The post brought a fusillade of commenters commiserating with the poor guy… But unlike the responses you normally see on other sites like, say, Inveterate Media Junkies– the other collectors were not telling this abused customer to just change shops… They were urging him to go digital. “No bags and boards needed, Bro!” and “Comixology doesn’t sell out of digital files, Dude!” were just two of several pro digital responses.
A day later, the put upon fan processed all the support his comment had engendered and wrote, “I’m in!”
And this is exactly what the number crunchers at these corporate-owned publishers want. You can believe that jive about digital “bringing back lapsed collectors” all you want. While it’s true (digital is bringing previous collectors back to the hobby), this is not the final or primary objective for the companies that are digitizing their funny books. The Big Boys want to go all digital all the time… Possibly only leaving the higher-priced (and much more lucrative) Hardcover and Trade Paperback Market as the only format future collectors will be able to enjoy comics that are actually printed on paper.
Think about the advantages to publishers: Digital does away with the massive cost of printing, shipping product from the plant to the distributor and then shipping the same books to comic shops. It also does away with a decent percentage of the comics irreparably damaged during these various modes of transit… And, most importantly, all the “little people” in-between that take their cut before the books finally reach consumers– further diluting publisher profits. In short, if Marvel and DC have their way– the only thing involving paper in the production of a comic book will be the actual Bristol board art pages and the creators’ contracts. (Hell, most people don’t even get checks as payment anymore– they’re all paid by automatic bank drafts.)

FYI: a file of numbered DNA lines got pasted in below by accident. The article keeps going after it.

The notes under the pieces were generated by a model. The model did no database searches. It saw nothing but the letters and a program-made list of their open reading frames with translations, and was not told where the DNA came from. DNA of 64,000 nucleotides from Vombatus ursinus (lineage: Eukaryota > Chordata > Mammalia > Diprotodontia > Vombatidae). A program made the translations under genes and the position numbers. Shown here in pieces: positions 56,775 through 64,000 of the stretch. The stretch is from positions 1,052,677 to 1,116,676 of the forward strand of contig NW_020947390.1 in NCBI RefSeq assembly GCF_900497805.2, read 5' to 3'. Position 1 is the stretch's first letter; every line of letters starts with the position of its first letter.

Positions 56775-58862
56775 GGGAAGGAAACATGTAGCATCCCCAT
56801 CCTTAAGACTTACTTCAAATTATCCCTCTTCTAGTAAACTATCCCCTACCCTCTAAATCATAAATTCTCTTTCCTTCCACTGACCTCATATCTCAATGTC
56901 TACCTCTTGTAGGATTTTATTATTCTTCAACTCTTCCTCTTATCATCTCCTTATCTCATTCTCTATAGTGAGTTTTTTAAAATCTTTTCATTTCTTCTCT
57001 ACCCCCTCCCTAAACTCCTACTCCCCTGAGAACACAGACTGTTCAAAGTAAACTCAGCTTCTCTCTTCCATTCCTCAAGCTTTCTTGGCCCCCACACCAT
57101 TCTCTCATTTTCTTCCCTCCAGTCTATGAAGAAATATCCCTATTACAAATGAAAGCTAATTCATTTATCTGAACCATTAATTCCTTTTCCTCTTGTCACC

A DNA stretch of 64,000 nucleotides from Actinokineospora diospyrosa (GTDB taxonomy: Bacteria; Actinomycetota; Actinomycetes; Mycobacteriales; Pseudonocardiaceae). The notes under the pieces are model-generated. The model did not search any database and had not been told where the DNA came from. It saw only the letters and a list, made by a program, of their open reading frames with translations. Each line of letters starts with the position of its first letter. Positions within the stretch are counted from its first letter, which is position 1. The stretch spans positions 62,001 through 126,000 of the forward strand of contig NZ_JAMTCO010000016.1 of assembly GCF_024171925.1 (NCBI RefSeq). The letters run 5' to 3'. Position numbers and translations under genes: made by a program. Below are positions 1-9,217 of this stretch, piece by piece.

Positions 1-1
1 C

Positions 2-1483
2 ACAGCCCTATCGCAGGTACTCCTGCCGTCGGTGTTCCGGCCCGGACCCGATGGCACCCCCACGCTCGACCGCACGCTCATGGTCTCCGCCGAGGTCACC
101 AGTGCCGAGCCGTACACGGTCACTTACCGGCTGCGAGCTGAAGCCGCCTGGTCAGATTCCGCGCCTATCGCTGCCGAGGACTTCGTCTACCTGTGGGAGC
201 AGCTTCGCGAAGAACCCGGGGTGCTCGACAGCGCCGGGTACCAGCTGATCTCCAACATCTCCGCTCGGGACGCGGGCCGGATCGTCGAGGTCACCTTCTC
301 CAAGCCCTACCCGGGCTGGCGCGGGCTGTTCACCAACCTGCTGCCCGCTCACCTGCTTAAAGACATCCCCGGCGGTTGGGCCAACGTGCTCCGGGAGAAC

In the meantime, digital offers several bonuses to the casual collector (someone who could care less about having a CGC entombed copy of any comic book): No more time-consuming trips to the shop, no more surly comic store owners or condescending staff, no more “shortages” of suddenly “hot” books, no more mountains of cash wasted on costly ga$oline… And most importantly (to some) no more space needed to store their collections.